CADA offers support groups for students 

Before the age of 18, one in five girls will experience sexual abuse. According to estimates, 734,630 people in the U.S. experienced rape in 2018 — including threats, attempted and actual rape. 

Committee Against Domestic Abuse (CADA) is a South Central Minnesota nonprofit   that aims to help victims of those grim statistics. 

CADA helps victims of relationship abuse, sexual violence and other forms of assault. Development and Communications Director Kristen Walters said  CADA got started after there was “a need for women experiencing abuse at home to leave and have a safe place to go.” 

“It grew out of the feminist movement at the time and seeing a need. This was when a lot of other shelters were starting,” said Walters. “A group of RAD badass women in Mankato got together and made a shelter. It was a house on Second Street, and it grew from there.” 

Walters said some women had never lived in a shelter before, and when they came to CADA it was a different experience. She also said living in a shelter is different for everyone. CADA provides hasadvocates on site 24/7 as well as hygiene products. 

“It’s kind of like dorm living. We have some common areas like the living room or kitchen, and every individual or family has their own bedroom,” said Walters. “They can cook for themselves. They can come and go as they please. We do have a curfew for safety. But it’s a locked facility with cameras and a safe, secure place.”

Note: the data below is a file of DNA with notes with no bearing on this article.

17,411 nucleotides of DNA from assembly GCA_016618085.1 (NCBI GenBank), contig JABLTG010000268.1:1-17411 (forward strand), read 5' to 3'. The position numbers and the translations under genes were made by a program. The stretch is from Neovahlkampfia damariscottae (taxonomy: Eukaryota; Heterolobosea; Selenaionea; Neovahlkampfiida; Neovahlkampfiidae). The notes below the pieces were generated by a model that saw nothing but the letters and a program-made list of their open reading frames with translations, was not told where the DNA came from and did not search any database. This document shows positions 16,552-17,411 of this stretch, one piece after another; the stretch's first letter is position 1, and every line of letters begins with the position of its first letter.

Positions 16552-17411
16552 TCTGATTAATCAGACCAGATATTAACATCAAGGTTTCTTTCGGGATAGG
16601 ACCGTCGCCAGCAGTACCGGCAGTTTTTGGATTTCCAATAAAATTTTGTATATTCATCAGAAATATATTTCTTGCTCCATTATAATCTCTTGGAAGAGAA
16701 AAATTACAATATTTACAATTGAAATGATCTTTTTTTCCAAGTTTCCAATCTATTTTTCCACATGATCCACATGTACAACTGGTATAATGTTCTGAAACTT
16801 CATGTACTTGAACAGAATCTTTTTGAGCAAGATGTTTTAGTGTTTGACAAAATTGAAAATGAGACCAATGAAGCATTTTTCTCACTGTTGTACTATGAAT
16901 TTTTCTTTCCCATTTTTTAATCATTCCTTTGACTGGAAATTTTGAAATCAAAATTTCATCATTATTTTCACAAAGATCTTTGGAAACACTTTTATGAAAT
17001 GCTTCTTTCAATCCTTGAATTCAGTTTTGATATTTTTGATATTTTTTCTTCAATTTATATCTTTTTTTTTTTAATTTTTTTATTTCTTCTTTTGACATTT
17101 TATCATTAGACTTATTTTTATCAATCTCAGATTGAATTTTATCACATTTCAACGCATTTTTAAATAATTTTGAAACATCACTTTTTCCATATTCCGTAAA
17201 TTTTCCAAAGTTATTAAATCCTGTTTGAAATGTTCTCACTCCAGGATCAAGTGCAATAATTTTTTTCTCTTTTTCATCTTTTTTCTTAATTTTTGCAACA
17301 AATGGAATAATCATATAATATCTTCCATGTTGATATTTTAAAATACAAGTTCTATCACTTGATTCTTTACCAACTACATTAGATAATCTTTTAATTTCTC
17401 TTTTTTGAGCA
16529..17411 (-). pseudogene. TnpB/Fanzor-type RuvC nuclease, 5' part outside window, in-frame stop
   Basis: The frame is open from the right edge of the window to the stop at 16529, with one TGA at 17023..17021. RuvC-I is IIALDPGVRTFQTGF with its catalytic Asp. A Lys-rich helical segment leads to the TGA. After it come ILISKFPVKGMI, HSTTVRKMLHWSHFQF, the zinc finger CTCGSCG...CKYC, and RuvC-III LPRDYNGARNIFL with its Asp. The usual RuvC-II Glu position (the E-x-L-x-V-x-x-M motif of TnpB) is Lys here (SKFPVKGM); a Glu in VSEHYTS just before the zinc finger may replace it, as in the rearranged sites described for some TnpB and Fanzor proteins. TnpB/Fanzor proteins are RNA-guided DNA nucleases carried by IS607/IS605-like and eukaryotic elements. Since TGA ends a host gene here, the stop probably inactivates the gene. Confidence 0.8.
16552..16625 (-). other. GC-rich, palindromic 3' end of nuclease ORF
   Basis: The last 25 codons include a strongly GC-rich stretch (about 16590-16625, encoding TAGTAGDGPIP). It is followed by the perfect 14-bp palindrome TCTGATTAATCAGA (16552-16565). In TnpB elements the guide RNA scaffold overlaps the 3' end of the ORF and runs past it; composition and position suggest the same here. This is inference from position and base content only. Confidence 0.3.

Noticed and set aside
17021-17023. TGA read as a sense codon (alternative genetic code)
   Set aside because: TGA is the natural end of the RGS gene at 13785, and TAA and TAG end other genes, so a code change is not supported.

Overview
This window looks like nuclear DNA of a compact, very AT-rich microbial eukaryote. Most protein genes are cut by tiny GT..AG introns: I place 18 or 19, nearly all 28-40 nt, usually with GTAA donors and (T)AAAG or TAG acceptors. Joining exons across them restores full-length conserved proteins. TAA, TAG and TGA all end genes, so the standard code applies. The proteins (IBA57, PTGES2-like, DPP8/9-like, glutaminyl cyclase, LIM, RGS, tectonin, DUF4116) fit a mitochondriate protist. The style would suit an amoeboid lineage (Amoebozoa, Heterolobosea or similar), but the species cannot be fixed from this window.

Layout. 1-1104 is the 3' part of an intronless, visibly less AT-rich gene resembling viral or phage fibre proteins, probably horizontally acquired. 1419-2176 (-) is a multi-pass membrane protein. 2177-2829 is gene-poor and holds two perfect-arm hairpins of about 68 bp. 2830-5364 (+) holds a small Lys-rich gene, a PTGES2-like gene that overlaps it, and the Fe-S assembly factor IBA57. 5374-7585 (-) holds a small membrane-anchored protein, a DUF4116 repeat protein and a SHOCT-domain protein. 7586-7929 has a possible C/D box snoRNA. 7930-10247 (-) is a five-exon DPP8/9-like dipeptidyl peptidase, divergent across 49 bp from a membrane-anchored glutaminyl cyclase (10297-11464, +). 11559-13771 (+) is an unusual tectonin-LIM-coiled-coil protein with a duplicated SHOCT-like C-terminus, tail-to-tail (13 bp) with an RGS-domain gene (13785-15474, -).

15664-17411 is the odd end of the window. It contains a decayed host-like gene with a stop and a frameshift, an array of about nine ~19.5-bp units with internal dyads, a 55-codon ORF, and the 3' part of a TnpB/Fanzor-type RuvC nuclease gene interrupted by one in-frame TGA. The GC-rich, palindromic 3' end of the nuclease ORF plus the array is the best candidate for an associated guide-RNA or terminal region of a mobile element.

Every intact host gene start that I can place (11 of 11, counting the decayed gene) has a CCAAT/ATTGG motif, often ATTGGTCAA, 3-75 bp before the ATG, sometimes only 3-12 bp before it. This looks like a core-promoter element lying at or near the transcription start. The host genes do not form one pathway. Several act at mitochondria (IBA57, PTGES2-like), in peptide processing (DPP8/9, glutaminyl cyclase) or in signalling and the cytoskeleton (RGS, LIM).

Students are welcome at CADA. They offer two support groups, including one for sexual harm that meets Tuesday nights. A licensed therapist facilitates the groups. 

“We have a support group for survivors of, we say, sexual harm, because some people that’s rape, some people that’s sexual harassment, sexual assault within a relationship; any kind of sexual harm,” said Walters. 

CADA’s advocates facilitate a  domestic violence support group. It is held over Zoom and last’s 10 weeks. Meeting are held during the day or night so people can access it when they can. 

For those skeptical about going to support groups, Walters said, just go and see what it’s like. She said the support groups are nonjudgmental, no one will be forced to talk, and what is said during that time is confidential. There are guidelines to them, and Walters said everyone there understands and respects them. 

“Healing is an act of communion. There’s a quote by Bell Hooks, and it’s on the flier we use. ‘But rarely, if ever, any of us healed in isolation,’” said Walters. “We firmly believe that connection is a huge part of healing. And even if you’re not sure, just sit and connect with people.” 

Walters said the CADA website is a great way to connect with someone. There is a chat feature, a 24-hour helpline and their email. 

“If it’s 2 a.m. and someone needs something, we have someone who can either talk on the phone or chat online. We help people if they need a safe place to go. We can do safety planning for folks if they’re trying to figure out what their next steps are,” said Walters. “We can help folks do protective orders. So, if they need a court order, we can help with that. 

Walters said that if students or anyone needs any help, they should reach out to CADA, and they will get whatever they need. 

“It’s a really tough thing to navigate especially when people have been isolated from their friends and family,” said Walters. “Students who maybe are living away from home for the first time, and it’s just nice to have someone helping you figure out what to do and have someone on your side.”

Photo caption: Committee Against Domestic Abuse (CADA) is a South Central Minnesota nonprofit   that aims to help victims of those grim statistics. (Courtesy Kristen Walters)

Write to Lauren Viska at

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